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Chap. find such a certain and growing vent for its fabrics as in v1L its colonial settlements; while they will never find so sure 1814, and steady a market for their rude produce as in the wants of its inhabitants. Similarity of tastes and habits renders the fabrics and productions of the parent state more acceptable to the young one than those of foreign lands. The certainty of not having their supplies of necessaries interrupted, is an inappreciable advantage to the mother country. Their identity of interest perpetuates the union which absolute dependence on one part had at first commenced. The connection between a parent state liberally and wisely governed, and its colonies, is founded on the surest of all foundations—a real reciprocity of advantages; and, as such, may long prove durable to the great benefit of both, and retain the infant state in the bonds of allegiance, after the time has arrived when it might aspire to the honours of separate dominion.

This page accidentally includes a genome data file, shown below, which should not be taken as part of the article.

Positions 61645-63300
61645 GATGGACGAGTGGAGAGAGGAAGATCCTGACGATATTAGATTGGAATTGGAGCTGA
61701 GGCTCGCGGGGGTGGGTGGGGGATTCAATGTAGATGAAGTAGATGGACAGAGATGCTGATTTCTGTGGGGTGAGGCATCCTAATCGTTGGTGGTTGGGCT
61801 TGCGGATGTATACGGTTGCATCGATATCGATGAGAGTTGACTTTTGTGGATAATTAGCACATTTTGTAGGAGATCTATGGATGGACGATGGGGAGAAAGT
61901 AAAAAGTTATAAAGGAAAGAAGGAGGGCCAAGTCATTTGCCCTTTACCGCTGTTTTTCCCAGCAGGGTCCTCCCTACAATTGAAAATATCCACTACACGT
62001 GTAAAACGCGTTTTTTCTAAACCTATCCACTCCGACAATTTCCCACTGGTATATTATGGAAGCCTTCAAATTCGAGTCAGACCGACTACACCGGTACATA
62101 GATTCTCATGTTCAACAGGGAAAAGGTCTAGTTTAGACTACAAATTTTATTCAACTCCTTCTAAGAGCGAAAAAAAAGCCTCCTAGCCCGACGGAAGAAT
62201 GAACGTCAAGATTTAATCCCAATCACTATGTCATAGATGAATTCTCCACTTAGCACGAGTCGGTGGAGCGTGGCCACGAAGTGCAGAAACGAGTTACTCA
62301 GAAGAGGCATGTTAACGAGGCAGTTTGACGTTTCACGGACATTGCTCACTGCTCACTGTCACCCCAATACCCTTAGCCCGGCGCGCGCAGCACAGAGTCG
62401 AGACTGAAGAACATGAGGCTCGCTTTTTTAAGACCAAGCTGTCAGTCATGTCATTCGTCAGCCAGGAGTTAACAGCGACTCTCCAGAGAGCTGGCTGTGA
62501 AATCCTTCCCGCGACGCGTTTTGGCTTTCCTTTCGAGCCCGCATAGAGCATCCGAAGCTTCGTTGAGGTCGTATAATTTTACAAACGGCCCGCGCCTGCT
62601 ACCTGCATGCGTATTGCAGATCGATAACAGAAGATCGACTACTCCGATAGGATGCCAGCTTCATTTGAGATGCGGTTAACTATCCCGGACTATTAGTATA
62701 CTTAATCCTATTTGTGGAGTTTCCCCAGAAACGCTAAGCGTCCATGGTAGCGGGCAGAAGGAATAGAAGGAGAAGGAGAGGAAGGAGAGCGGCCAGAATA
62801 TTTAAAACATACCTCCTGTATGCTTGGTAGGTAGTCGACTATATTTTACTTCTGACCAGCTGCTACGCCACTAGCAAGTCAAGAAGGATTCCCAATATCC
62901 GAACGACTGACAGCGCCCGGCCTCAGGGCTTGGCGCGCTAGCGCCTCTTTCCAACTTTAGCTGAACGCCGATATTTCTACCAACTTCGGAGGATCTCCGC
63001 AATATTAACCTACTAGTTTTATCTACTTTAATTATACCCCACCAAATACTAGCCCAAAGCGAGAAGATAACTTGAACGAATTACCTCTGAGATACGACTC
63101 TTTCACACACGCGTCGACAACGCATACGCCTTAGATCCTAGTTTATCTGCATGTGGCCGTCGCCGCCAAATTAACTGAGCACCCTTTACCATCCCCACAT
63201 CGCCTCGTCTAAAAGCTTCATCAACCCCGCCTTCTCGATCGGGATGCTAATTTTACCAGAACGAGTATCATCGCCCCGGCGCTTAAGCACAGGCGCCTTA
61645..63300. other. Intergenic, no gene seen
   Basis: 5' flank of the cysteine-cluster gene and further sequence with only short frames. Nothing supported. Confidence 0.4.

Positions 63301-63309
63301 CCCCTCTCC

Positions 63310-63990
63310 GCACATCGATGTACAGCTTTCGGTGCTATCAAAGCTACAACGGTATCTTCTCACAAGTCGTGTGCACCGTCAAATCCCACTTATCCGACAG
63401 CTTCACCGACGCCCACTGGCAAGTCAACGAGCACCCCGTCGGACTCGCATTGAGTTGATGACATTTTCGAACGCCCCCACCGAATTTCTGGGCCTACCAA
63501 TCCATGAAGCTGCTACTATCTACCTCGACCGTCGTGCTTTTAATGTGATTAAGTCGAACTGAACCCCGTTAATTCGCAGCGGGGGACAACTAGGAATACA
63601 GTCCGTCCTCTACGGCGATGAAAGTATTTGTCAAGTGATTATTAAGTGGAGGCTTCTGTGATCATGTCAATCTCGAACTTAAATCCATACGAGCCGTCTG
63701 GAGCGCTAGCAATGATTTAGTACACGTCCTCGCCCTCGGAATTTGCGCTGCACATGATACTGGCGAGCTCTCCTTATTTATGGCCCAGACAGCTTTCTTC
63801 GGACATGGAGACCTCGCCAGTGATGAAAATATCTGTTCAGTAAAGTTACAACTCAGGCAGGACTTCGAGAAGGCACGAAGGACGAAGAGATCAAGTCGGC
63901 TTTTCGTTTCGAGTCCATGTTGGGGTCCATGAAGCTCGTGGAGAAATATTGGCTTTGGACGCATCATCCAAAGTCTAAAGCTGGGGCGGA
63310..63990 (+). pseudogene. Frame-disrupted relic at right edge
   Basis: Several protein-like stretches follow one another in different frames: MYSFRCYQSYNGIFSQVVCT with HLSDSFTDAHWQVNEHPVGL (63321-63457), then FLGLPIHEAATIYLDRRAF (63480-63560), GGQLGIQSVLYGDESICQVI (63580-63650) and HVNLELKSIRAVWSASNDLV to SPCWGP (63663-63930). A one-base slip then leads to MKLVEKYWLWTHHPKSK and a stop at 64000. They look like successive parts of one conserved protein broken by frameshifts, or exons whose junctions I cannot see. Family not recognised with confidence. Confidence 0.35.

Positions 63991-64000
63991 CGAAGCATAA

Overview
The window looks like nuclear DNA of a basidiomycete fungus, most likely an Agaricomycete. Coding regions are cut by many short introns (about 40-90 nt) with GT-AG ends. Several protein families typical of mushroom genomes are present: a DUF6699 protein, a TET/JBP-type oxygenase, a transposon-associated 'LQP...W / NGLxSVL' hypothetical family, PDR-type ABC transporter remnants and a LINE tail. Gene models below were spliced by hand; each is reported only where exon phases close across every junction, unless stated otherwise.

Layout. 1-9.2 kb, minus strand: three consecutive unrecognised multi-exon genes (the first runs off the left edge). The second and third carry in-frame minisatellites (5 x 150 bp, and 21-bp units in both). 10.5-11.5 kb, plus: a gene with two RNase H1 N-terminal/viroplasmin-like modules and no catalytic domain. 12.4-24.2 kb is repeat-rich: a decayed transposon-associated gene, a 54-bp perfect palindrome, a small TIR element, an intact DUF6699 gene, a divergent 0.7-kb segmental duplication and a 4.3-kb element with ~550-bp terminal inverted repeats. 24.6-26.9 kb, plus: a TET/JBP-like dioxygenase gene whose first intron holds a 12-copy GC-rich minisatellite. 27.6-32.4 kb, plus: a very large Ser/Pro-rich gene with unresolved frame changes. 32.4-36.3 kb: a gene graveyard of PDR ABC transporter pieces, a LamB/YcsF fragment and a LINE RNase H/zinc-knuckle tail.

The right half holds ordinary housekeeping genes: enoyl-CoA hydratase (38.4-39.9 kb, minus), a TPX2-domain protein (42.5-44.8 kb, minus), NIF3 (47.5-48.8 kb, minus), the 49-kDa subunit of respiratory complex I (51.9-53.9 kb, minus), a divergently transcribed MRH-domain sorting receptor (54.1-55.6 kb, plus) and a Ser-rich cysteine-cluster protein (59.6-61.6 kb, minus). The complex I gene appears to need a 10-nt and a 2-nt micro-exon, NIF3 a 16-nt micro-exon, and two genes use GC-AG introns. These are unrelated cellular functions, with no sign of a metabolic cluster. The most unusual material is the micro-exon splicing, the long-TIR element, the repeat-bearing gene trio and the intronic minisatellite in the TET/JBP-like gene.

To preserve, however, this connection between the what'the mother countries and her robust colonies, a wise and liberal poH°ya°f system of government is indispensable. If such be not ttateahou'dadopted, they will, when they have attained majority, be- inevitably break off on the first serious difficulties of the parent state. Nothing can permanently retain them in their allegiance but a real reciprocity of advantages, and the practical enjoyment of the powers of self-government by the colonies. The reason is, that the rule of the distant old state, if unaided by colonial representation, direct or indirect, never can be founded upon an adequate knowledge of the necessities, or attention to the interests, of the youthful settlement. It will always be directed by the ideas, and calculated for the advantage of the society with which it is surrounded — generally the very reverse, in the first instance at least, of what the young state requires. The true colonial policy, which can alone insure a lasting connection between the mother country and her transmarine descendants, requires the most difficult of all sacrifices on the part of the former—that of
HISTORY OF EUROPE.